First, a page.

Six of the Best Climbs Not Far Off the Beaten Path

Most climbers’ favorite routes are hid­den away from pry­ing eyes; the kinds of places you can call your own. Whether you’ve nev­er even con­sid­ered sum­mit­ing a moun­tain before or are just look­ing for some new ter­rain, these are five eas­i­ly-acces­si­ble climbs any­one can enjoy.

mount fujiMount Fuji, Japan (3776 meters)
Not only is Mount Fuji one of the most rec­og­niz­able peaks in the world, but it’s also a great intro­duc­tion to climb­ing. The most pop­u­lar sum­mit route, Kawaguchiko, requires no tech­ni­cal ter­rain. The trail is well-estab­lished and well-peo­pled. This route gives you a taste of the sta­mi­na required for moun­taineer­ing with­out pre­sent­ing insur­mount­able chal­lenges to new climbers.


Mount KilimanjaroMount Kil­i­man­jaro, Tan­za­nia (5895 meters)
Kil­i­man­jaro is Africa’s high­est moun­tain, thrust­ing near­ly 6000 meters into the heav­ens. That’s right: the high­est moun­tain on a whole con­ti­nent can be tack­led by a moun­taineer still learn­ing the ropes. You’ll need to sign on with a guid­ed tour. This is a mul­ti-day adven­ture. The thin air is a big chal­lenge, but the ascent is tech­ni­cal­ly straight­for­ward and con­sists sim­ply of hik­ing. It’s dif­fi­cult and thrilling but cer­tain­ly achiev­able.


TofanaTofana di Rozes, Italy (3225 meters)
This stun­ning moun­tain hike in Italy’s sto­ried Dolomites offers a taste of exposed rock climb­ing made acces­si­ble by a sys­tem of lad­ders, rungs, and cables, to which the climber is teth­ered in case of fall. The ascent from the trail­head will gain you 1,200 meters of ele­va­tion. And the views from the sum­mit are among the most beau­ti­ful in the world.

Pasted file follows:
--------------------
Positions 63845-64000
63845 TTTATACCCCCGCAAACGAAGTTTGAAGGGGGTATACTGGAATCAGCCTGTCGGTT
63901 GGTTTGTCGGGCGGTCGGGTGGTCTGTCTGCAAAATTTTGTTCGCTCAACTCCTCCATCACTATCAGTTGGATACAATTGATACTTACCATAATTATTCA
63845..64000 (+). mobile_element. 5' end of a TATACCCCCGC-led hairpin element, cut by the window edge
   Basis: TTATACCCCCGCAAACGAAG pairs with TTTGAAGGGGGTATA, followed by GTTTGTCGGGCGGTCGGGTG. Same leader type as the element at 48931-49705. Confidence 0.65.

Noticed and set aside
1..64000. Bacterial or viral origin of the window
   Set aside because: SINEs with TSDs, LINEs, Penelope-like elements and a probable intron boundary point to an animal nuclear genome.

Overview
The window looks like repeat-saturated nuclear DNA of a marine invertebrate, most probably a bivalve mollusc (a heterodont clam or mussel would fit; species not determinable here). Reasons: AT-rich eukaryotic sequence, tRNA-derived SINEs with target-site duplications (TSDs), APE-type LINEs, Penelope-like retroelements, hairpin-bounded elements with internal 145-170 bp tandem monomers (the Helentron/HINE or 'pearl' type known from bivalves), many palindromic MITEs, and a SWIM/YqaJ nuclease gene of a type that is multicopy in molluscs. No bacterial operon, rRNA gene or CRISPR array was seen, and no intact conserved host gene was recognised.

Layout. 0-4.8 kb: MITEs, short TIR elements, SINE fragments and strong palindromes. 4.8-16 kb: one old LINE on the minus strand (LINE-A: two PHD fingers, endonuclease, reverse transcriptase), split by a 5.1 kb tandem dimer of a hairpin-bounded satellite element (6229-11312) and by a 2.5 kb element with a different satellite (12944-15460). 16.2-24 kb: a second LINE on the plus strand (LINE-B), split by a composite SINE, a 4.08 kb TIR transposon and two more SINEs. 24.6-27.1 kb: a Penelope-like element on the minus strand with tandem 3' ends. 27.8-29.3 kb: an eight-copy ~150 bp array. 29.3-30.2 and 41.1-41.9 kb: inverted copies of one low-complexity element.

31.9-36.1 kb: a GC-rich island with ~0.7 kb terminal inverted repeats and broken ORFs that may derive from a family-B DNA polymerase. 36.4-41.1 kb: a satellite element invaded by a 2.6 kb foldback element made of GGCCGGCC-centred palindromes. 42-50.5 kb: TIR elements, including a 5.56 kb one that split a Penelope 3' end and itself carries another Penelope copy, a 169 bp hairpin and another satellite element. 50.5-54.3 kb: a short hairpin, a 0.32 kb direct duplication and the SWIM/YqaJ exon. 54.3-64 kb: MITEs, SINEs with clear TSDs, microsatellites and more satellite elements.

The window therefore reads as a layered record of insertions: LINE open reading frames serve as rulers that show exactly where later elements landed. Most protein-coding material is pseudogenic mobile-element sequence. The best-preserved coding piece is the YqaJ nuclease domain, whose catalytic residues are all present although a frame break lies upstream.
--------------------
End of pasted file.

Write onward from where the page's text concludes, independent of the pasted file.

mount BreithornBre­i­thorn, Switzer­land (4164 meters)
The nor­mal route tak­en to sum­mit this long ridge­line offers easy climb­ing con­di­tions on 35 degrees of snow or ice. It’s a good test of skills with­out being too tech­ni­cal­ly inac­ces­si­ble for new­er moun­taineers. As with any high alti­tude, you’ll need to be accli­mat­ed, take the climb slow­ly, and stay hydrat­ed to avoid alti­tude sick­ness of injury. After­ward, you’ll be able to brag that you’ve climbed in the Alps.


pikes peakPikes Peak, Col­orado, Unit­ed States (4302 meters)
The Barr Trail to Pikes Peak’s sum­mit gains 2289 meters in its 13 miles. This icon­ic Col­orado moun­tain gets hik­ers way up there, but the trail is well-defined and well-traf­ficked. After­noon show­ers can be a chal­lenge, so plan to begin your ascent before dawn. And if you reach the top and aren’t quite ready to trek the way back, you can hop on the cable car to rest your legs and rev­el in your accom­plish­ment.


Guadalupe PeakGuadalupe Peak, Texas, Unit­ed States (2667 meters)
They say every­thing is big­ger in Texas, but the high­est peak in the state is a good chal­lenge for climbers of all lev­els and a pop­u­lar choice for vis­i­tors to Guadalupe Moun­tains Nation­al Park. In a state that has few moun­tains, you are guar­an­teed long-reach­ing panora­ma from the sum­mit. And giv­en the vast­ness and stark west­ern beau­ty Texas has to offer, that’s a panora­ma well worth sur­vey­ing.